A wildfire that has shut down the North Unit of Theodore Roosevelt National Park tripled in size on Easter during another day of record heat and dry, blustery conditions in western North Dakota.
Meanwhile, crews on Monday fully contained a fire in the area of the park's South Unit that prompted the evacuation of the tourist town of Medora last Thursday.
Crews worked through the night on the North Unit fire -- dubbed the Horse Pasture Fire -- trying to get a handle on the blaze that is now 3,000 acres, or more than 4 ½ square miles, according to Beth Hill, acting outreach and education manager for the North Dakota Forest Service.
"Much of the infrastructure and campgrounds in the North Unit are still at risk at this time," she said Monday.
The fire was considered 30% contained. Structures at risk included the park's visitor center and the CCC Campground across the Little Missouri River to the south of the park. The park unit is south of Watford City in McKenzie County and encompasses a rugged and scenic stretch of the Badlands.
"This fire is difficult to suppress just due to the terrain and inaccessibility," Hill said. "Many local fire departments have responded, including some from Montana. Farmers and ranchers nearby have also stepped in to help."
Two air tankers also were brought in from South Dakota over the weekend to help fight the northern fire.
How the fire started hasn't been determined, but it likely was caused by a person, according to Hill.
The blaze in the South Unit area was started by a sagging power line. It burned 2,276 acres, or about 3 ½ square miles. No structures were damaged in that fire. The affected area remains closed for public safety. The closure impacts the Buffalo Gap Trail from Interstate 94 southeast to its intersection with the Maah Daah Hey Trail, and the Maah Daah Hey from the National Park boundary south to Sully Creek State Park.
No wildlife losses have been documented in the Badlands due to either wildfire, according to U.S. Forest Service Northern Region spokesman Dan Hottle. The state Game and Fish Department also is not aware of any, according to Wildlife Chief Jeb Williams.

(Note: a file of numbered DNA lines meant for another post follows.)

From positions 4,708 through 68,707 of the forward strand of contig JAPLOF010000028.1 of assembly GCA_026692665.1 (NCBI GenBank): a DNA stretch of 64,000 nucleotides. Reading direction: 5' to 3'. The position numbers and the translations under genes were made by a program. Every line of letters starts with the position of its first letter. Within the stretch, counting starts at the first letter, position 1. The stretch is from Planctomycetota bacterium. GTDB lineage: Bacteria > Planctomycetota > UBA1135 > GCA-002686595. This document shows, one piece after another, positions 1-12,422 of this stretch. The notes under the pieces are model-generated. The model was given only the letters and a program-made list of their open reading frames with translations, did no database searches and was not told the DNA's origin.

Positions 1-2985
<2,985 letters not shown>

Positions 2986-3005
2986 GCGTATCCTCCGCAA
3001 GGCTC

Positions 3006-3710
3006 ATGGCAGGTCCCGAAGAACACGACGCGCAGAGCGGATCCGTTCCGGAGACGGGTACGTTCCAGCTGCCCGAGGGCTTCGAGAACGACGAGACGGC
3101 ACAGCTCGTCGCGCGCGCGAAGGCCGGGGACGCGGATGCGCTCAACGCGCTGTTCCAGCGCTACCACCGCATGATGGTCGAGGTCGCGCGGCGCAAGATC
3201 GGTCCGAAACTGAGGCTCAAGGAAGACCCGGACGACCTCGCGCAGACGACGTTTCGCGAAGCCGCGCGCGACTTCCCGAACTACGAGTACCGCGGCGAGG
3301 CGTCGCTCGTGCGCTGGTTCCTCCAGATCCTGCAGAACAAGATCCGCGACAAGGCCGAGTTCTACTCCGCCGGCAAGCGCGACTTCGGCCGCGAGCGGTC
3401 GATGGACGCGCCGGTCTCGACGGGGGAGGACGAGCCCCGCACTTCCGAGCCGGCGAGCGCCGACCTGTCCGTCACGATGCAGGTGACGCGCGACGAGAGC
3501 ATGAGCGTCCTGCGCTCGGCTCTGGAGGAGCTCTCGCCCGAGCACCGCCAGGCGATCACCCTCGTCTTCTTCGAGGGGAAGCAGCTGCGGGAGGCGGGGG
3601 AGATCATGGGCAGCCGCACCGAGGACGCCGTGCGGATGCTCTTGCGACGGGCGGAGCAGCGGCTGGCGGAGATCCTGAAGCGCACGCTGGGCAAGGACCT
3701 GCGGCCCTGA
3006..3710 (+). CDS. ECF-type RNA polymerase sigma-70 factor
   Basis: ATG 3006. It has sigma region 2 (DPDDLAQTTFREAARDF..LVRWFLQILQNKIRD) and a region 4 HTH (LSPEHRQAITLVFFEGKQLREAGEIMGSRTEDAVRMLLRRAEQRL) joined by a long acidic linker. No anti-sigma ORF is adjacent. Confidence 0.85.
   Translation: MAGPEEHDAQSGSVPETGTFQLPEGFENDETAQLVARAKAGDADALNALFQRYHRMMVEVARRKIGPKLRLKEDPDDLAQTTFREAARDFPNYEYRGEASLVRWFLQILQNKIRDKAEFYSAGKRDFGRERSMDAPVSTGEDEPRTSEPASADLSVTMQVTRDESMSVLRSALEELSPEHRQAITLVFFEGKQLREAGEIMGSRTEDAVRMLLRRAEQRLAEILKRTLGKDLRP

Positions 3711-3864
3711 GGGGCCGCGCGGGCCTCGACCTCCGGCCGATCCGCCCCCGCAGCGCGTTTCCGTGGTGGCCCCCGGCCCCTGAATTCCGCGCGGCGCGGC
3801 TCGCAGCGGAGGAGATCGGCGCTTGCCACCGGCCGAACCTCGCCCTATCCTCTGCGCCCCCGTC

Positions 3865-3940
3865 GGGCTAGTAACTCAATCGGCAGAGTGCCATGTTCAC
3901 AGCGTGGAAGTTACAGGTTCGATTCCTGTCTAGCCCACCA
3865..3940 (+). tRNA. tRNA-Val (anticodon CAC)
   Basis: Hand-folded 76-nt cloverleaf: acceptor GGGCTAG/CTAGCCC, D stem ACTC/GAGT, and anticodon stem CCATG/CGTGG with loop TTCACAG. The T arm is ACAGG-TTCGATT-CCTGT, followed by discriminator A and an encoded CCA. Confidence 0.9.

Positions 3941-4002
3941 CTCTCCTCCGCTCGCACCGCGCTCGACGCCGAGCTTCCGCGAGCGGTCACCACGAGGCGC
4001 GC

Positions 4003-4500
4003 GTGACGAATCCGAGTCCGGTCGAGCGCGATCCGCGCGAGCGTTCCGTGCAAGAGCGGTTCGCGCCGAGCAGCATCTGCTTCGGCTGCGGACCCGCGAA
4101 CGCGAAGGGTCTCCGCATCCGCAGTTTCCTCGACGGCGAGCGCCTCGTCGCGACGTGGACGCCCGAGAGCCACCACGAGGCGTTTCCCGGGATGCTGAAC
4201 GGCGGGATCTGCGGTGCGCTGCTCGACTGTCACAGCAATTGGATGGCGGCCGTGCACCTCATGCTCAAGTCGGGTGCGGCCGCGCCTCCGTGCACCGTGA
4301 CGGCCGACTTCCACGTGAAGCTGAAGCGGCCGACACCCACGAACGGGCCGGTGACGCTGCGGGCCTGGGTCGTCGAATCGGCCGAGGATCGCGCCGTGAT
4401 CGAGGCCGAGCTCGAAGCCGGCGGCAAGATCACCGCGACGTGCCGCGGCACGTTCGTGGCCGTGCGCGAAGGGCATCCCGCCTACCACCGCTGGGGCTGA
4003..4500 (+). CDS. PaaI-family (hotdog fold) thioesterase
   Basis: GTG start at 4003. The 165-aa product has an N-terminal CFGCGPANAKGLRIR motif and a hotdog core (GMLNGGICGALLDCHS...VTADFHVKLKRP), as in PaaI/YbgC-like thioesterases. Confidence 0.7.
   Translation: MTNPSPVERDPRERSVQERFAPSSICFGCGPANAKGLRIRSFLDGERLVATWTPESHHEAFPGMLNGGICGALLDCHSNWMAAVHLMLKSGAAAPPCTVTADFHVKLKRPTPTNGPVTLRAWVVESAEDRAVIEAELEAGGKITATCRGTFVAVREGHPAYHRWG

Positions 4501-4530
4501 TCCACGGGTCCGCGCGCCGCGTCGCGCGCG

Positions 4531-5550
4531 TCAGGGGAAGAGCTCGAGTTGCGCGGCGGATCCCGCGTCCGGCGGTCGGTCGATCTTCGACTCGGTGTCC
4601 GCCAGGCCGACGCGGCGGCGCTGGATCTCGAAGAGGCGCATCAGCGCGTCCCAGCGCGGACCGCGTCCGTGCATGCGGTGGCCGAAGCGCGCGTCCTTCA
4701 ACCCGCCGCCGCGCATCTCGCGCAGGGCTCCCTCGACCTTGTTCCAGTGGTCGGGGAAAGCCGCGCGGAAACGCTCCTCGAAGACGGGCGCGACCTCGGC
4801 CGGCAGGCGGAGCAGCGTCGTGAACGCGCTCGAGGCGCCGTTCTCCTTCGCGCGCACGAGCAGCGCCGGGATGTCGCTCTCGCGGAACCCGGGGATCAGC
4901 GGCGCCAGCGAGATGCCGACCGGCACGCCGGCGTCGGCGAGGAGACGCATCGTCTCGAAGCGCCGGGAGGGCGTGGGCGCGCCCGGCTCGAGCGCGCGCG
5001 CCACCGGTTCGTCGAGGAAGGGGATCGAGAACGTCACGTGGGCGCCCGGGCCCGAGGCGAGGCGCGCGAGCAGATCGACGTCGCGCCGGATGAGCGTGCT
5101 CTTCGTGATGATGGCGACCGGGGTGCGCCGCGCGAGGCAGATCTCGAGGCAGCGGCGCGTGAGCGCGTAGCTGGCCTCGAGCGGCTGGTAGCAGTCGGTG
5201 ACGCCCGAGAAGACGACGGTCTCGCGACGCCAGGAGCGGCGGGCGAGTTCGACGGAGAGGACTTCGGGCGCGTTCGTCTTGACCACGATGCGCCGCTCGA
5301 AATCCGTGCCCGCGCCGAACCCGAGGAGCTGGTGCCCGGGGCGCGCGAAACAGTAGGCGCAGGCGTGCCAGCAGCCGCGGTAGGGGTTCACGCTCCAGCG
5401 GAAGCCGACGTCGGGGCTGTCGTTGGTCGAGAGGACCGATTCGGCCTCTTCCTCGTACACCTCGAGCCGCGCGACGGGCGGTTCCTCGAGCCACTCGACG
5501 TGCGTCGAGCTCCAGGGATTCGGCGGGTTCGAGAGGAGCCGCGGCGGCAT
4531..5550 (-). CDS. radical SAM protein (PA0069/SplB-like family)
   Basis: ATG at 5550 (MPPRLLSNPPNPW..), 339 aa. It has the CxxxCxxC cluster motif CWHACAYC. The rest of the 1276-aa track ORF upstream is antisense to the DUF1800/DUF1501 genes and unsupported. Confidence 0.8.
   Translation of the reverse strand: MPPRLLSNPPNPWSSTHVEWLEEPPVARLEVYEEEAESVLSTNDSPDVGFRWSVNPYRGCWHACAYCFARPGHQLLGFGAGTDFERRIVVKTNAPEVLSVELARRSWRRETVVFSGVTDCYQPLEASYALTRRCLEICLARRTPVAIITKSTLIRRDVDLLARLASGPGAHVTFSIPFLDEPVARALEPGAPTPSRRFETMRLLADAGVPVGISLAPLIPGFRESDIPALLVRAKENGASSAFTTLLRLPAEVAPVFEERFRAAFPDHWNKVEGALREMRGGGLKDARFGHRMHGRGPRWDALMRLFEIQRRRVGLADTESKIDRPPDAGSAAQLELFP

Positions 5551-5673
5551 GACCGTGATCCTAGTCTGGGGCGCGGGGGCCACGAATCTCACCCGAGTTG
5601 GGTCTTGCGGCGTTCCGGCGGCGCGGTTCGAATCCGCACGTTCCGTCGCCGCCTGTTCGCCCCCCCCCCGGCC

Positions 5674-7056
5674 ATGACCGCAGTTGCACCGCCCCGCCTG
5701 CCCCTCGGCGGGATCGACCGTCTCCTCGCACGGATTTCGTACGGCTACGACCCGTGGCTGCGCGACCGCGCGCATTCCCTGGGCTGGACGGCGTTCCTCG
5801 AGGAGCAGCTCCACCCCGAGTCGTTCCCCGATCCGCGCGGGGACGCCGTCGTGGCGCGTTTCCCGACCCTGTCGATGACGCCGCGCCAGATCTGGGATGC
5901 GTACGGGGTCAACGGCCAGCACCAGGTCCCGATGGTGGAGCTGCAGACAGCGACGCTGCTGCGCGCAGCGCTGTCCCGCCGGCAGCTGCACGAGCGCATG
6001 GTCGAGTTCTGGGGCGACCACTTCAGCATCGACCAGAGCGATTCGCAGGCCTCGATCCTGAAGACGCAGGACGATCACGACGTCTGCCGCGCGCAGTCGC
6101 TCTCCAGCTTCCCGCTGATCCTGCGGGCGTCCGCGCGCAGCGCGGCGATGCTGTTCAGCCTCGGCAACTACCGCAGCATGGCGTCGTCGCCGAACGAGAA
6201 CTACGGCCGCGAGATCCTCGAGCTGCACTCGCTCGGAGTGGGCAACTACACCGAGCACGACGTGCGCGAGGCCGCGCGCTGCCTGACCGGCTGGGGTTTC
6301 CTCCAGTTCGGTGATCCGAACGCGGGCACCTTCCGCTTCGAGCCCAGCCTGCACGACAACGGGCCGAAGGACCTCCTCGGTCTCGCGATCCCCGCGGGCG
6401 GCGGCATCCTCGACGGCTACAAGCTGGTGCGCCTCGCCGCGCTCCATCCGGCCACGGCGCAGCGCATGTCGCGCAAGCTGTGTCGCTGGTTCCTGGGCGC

"There would have obviously been some movements of critters moving out of the area but likely not any significant losses, if any at all," he said.
There also are no known livestock losses, according to North Dakota Stockmen's Association Executive Vice President Julie Ellingson.
No people have been seriously injured in any wildfires in the state, though two Williston firefighters had a close call over the weekend. The two were in a brush truck that was overtaken by flames when the wind shifted while they were helping battle a blaze north of the city. The firefighters were able to safely evacuate, but the truck was destroyed. A brush truck is a smaller fire response truck that can operate off-road.
The Saturday fire scorched 2,000 acres, or about 3 square miles, according to city spokeswoman Caitlin Pallai. Fire crews and officials from nearly a dozen agencies responded.
Record heat marked the weekend, with temperatures rising into the 70s and 80s. Bismarck and Dickinson tied or set record highs for the dates on Saturday and Sunday. The previous highs on Sunday had stood for 109 years, and Bismarck's previous high on Saturday had lasted for an even 100 years.
Western North Dakota was not in a red flag warning area on Monday, though the National Weather Service said "near-critical" fire weather conditions existed, with low humidity and winds gusting to around 20 mph. A red flag warning was posted for a wide swath of south central and southeastern North Dakota, with low humidity and winds gusting up to 40 mph.
The National Weather Service forecast called for a chance of rain in far southern North Dakota on Tuesday, and a chance of rain or snow in the east on Wednesday. But any measurable precipitation appeared remote, with the brunt of storm systems moving into the central U.S. this week expected to stay to the south and east of North Dakota, according to AccuWeather.
All of North Dakota is in some form of drought, with extreme drought covering almost all of the west, according to the latest U.S. Drought Monitor map. That has elevated the wildfire danger.
Wildfires have burned more than 30,000 acres in North Dakota already this spring, compared with fewer than 10,000 all of last year. Nearly all counties have implemented some form of outdoors burning restrictions. Most counties on Monday were in the "high" fire danger category, though there were scattered counties in the "very high" category. Gov. Doug Burgum on Friday warned the state is headed into a “tough fire season.”
For more information on fire safety, go to https://ndresponse.gov/public-awareness/fire-safety.
Reach Blake Nicholson at 701-250-8266 or firstname.lastname@example.org.